You're correct, I had it backwards....I don't use field guages so I was going on memory. Field is past "nogo" in length, to test the absolute maximum allowable safe headspace.

Link Posted: 3/8/2006 10:26:22 PM EDT
Well, I've been really confused about the whole issue. Every C&R rifle I get from online groups has a prominent tag that says I need to have the headspacing checked by a gunsmith before firing. The cost of doing so would be prohibitive for me. Also, I understand that the process requires removing the extractor from the bolt assembly and then using a specific gauge tool. How could I possibly do that at a gun show? I can't imagine a vendor letting me dismantle all of his rifles for sale. And online orders then sound like some kind of long distance roulette game. I have recently obtained my C&R license and a few rifles and now I am a bit worried about ever shooting them. Any advice would be much appreciated!
Link Posted: 3/8/2006 11:08:38 PM EDT
A disclaimer saying you need to get your old rifle examined by a qualified gunsmith is just that. It's meant to shift the liability burden to you.

Dennis Jenkins


Originally Posted By Stevo99:
Well, I've been really confused about the whole issue. Every C&R rifle I get from online groups has a prominent tag that says I need to have the headspacing checked by a gunsmith before firing. The cost of doing so would be prohibitive for me. Also, I understand that the process requires removing the extractor from the bolt assembly and then using a specific gauge tool. How could I possibly do that at a gun show? I can't imagine a vendor letting me dismantle all of his rifles for sale. And online orders then sound like some kind of long distance roulette game. I have recently obtained my C&R license and a few rifles and now I am a bit worried about ever shooting them. Any advice would be much appreciated!

Link Posted: 3/10/2006 9:49:17 PM EDT
So, has anyone ever heard of someone having a KB from a mil surplus rifle? I'm a bit worried after seeing recommendations on what to fire and not fire in a recently acquired Spanish Guardia Cival mauser in .308 caliber.
Link Posted: 3/11/2006 12:07:53 AM EDT
There's all sorts of cautions involved in this stuff. Shooting old guns is inherently dangerous activity. People do it though. Kind of nice if you know what's going on though.<G>

Dennis Jenkins


Originally Posted By Stevo99:
So, has anyone ever heard of someone having a KB from a mil surplus rifle? I'm a bit worried after seeing recommendations on what to fire and not fire in a recently acquired Spanish Guardia Cival mauser in .308 caliber.

Link Posted: 3/11/2006 12:26:51 AM EDT

Originally Posted By swingset:
There's certainly nothing wrong with headspacing a surplus gun, and if you want the guages go to Midway or Brownells. Basically you have 2 guages which go into the chamber like a cartridge. They are marked "go" or minimum and "no-go" or maximum. The maximum guage is a guage that is too large, or would indicate that the headspace is excessive. The "minimum" is a the opposite, it indicates that the headspace is enough, but not too small.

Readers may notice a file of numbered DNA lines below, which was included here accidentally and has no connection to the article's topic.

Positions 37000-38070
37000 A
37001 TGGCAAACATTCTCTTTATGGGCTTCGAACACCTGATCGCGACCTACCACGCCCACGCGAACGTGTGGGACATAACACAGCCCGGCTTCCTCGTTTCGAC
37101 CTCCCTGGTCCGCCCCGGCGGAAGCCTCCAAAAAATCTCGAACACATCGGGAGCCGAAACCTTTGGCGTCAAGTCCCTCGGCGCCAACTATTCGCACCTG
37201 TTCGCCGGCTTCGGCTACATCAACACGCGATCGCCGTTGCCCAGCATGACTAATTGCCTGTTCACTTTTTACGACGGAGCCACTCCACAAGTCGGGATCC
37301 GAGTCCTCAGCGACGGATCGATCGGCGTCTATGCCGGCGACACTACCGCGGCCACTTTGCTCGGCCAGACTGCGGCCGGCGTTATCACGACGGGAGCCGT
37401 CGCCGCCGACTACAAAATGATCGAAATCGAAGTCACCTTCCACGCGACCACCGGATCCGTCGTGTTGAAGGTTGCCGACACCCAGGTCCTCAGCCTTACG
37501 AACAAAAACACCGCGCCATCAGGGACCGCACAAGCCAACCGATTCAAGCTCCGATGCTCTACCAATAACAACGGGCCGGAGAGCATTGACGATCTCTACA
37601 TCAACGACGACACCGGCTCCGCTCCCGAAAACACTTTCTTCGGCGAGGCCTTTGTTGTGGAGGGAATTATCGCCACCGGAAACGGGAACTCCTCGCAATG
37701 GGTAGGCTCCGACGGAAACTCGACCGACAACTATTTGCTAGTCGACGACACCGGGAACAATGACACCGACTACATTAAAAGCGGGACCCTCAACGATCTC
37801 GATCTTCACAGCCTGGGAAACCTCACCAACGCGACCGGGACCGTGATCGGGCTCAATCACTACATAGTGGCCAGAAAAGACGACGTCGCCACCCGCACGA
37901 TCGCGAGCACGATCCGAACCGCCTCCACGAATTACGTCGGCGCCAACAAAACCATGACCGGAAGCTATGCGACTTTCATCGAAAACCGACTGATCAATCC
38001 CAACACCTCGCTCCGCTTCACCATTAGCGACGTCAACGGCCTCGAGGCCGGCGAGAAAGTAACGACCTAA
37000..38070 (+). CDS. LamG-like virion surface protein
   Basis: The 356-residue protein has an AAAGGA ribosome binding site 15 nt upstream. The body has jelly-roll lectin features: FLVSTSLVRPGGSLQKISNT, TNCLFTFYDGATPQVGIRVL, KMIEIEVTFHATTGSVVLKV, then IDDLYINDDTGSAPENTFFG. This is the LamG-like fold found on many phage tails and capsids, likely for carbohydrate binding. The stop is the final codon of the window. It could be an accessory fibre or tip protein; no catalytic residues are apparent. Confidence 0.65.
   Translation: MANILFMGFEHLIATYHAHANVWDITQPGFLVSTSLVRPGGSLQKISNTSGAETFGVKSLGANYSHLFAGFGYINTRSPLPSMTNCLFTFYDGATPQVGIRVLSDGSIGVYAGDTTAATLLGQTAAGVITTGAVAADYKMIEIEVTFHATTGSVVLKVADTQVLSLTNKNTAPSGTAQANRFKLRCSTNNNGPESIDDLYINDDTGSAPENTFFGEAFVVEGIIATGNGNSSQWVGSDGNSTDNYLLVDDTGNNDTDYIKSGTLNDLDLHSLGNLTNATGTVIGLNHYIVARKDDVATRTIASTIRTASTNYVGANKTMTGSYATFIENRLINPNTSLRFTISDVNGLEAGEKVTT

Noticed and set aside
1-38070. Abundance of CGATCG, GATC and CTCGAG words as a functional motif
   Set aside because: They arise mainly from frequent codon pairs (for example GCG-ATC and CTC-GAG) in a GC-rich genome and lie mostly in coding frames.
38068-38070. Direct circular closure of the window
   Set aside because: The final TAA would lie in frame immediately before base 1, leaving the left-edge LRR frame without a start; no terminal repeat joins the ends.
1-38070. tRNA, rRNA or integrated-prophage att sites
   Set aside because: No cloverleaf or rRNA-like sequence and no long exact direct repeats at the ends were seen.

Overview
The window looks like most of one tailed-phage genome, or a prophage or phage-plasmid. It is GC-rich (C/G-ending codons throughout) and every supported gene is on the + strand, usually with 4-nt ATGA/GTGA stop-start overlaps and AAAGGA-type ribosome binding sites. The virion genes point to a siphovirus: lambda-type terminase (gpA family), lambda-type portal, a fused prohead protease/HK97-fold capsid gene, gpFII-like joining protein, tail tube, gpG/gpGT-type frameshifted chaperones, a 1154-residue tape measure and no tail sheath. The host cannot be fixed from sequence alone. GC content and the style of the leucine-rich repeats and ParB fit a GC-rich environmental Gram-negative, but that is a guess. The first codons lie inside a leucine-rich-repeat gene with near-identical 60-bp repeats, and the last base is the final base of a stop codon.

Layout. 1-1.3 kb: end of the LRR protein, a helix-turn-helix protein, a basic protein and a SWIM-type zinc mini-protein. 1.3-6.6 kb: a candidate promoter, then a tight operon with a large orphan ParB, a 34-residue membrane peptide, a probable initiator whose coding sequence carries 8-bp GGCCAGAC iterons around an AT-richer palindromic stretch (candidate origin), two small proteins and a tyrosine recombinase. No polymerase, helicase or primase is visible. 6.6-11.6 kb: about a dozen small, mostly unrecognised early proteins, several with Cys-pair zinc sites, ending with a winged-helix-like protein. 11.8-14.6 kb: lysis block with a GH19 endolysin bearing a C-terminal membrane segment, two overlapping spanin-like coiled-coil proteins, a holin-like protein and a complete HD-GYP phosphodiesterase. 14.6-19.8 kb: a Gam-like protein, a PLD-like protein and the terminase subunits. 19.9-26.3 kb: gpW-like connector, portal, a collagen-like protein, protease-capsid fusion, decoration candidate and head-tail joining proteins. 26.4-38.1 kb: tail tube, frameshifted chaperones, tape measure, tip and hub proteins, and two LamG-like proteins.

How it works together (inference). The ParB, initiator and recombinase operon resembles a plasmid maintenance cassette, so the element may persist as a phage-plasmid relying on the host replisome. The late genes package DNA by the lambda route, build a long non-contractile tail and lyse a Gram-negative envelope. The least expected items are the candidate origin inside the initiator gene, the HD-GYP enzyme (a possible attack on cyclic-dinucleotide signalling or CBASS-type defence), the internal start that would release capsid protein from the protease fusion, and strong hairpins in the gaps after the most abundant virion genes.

How they work is, you chamber the "go" guage, the bolt should close easily on it. Then, you chamber the "no-go" headspace guage. The bolt should NOT close on it. If it does, then the headspace is excessive. That's the short answer.

That said, I have never nor will I ever headspace one. I put the gun on the bench, put a sandbag over the action, duck my head below the bench and fire the gun. Then, I see if the round is hard to extract, has any visible signs of cracking, pressure rings or pierced primers. If everything's cool, the case looks good, guess what? It's got good headspace.

The 762x54r headspaces on the rim, not the shoulder, btw.



Sounds like the Army method of checking claymore wiring (sandbag in case the blasting cap goes off... outside the mine, of course)....
Link Posted: 3/11/2006 3:15:53 PM EDT

Originally Posted By Stevo99:
Well, I've been really confused about the whole issue. Every C&R rifle I get from online groups has a prominent tag that says I need to have the headspacing checked by a gunsmith before firing. The cost of doing so would be prohibitive for me. Also, I understand that the process requires removing the extractor from the bolt assembly and then using a specific gauge tool. How could I possibly do that at a gun show? I can't imagine a vendor letting me dismantle all of his rifles for sale. And online orders then sound like some kind of long distance roulette game. I have recently obtained my C&R license and a few rifles and now I am a bit worried about ever shooting them. Any advice would be much appreciated!



Just sandbag or remote fire (with your head below the bench) any new gun and check for pressure issues. Do this a few times, examine the brass, etc. If everything is cool, don't worry about it.

You shouldn't worry so much as to not enjoy your guns. Seriously, it's not that big of a deal if you just check it out and remote fire it.

Link Posted: 3/12/2006 7:54:18 PM EDT
[Last Edit: 3/12/2006 7:59:53 PM EDT by 199]

Originally Posted By Stevo99:
... And online orders then sound like some kind of long distance roulette game. ...


Result of an unsuccessful spin of the Roulette wheel by me a couple of years ago with a mail order SMLE from AIM.

Left photo is a classic total head separation caused by excessive headspace (and lots of it!).

I sent the rifle back to AIM and they replaced it with a different one.



And just a reminder to always wear eye protection!!